The present invention relates to coatings and layers comprising a fluorinated carbon filled fluoroelastomer. These coatings and layers are useful as layers for components useful in electrical applications, such as xerographic applications. The resistivity of the layers or coatings is essential for proper and efficient performance of the components. Depending on the function of the component and process speed of the apparatus, the electrical requirements for the coatings are different. Generally, the desired volume resistivity of the coatings is from about 102 to about 1014 ohm-cm, and the desired surface resistivity is from about 102 to about 1014 ohm/sq, for many xerographic components. The preferred volume resistivity for most xerographic systems is from about 103 to about 1012 ohm-cm and the preferred surface resistivity is from about 103 to about 1012 ohm/sq. Examples of preferred resistivity ranges for various components are as follows. For example, the preferred resistivity range for an intermediate transfer belt surface is from about 104 to about 1012 ohm-cm; the desired volume resistivity for a scavengeless development electrode donor member overcoat is about 109 ohm-cm; the conductive core for a bias charging roll has a desired volume resistivity of from about 103 to about 1012 ohm-cm; the preferred resistivity of a donor roll coating is from about 106 to about 1012 ; while the preferred resistivity of an overcoat for a bias charging member is from about 103 to about 1010 ohm-cm.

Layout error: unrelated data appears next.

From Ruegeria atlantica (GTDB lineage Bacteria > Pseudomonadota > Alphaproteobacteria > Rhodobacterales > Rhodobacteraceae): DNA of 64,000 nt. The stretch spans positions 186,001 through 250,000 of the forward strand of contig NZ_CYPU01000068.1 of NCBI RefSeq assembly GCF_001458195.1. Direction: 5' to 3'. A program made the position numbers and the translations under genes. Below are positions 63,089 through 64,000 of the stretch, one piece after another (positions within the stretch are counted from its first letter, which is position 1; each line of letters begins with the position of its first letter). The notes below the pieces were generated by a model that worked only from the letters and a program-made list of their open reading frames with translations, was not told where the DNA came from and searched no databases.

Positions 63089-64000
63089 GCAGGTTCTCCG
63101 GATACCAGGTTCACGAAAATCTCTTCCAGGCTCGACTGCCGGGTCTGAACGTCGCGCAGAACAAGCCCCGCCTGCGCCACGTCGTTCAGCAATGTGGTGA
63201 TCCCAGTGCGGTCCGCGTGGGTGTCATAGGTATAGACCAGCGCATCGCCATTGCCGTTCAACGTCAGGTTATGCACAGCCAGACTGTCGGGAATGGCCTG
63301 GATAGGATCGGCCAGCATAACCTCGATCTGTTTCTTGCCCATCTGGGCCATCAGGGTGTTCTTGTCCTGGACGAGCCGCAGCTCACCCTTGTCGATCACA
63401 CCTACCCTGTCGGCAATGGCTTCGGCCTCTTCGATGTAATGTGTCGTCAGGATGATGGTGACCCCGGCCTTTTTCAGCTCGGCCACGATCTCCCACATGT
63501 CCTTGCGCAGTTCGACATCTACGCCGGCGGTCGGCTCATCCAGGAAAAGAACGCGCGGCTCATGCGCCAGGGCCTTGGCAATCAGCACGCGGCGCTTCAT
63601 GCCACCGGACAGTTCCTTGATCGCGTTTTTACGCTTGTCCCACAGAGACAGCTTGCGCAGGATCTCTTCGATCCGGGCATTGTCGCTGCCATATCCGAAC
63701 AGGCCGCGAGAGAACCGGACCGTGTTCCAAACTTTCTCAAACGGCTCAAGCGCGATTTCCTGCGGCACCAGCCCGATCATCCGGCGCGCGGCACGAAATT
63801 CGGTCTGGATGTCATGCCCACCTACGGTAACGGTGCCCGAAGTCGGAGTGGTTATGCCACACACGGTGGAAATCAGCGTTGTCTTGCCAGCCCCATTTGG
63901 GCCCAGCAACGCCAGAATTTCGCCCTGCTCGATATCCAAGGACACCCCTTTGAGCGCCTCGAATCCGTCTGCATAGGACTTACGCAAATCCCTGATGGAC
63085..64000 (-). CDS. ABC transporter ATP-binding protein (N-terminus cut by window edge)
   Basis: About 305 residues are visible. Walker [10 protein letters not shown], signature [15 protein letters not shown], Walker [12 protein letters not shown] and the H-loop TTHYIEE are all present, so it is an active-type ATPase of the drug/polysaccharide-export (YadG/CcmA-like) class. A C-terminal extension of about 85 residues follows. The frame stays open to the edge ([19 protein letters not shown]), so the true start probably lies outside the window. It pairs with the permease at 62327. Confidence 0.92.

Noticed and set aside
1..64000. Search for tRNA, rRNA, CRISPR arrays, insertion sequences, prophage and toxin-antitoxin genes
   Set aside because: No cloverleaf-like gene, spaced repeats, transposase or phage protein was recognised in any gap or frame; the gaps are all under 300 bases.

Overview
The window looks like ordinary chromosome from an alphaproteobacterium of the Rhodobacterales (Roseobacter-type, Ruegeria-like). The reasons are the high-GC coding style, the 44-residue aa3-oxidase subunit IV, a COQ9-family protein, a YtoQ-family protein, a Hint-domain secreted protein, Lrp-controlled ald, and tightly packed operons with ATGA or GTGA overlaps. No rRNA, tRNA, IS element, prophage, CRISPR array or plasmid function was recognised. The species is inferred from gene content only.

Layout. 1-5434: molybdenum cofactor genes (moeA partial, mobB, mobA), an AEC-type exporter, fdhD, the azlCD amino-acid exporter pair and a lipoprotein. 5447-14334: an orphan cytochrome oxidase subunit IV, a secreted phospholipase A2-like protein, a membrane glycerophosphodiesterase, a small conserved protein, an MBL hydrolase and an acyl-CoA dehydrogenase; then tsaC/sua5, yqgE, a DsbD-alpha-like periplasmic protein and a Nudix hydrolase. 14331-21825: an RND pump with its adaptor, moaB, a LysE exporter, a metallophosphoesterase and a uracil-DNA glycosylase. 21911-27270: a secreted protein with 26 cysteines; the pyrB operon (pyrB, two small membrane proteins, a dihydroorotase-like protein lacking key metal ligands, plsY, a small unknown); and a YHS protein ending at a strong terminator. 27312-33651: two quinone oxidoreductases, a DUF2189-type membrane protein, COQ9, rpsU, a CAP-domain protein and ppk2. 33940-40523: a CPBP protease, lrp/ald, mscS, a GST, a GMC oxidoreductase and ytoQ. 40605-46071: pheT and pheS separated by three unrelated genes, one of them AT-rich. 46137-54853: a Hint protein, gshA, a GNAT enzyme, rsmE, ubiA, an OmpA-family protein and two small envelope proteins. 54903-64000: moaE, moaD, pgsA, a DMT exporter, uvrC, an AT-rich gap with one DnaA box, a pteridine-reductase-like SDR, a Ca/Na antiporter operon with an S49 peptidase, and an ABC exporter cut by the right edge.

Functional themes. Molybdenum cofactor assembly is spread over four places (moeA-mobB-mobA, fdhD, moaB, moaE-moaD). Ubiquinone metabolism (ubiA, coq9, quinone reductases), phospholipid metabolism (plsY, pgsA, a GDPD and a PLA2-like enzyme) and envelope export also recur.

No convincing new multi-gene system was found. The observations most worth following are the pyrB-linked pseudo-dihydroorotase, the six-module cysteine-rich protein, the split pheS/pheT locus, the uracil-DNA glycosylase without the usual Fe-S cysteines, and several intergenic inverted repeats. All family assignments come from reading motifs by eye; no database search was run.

A fluoroelastomer in combination with a fluorinated carbon filler dispersed therein, provides superior results by allowing, for example, a resistivity within a specific range desired for the specific application, wherein the resistivity is virtually unaffected by environmental changes such as changes in humidity and temperature, or mechanical changes such as changes in the electrical charge or field associated with the component. This controlled resistivity is an important and superior feature of the present invention.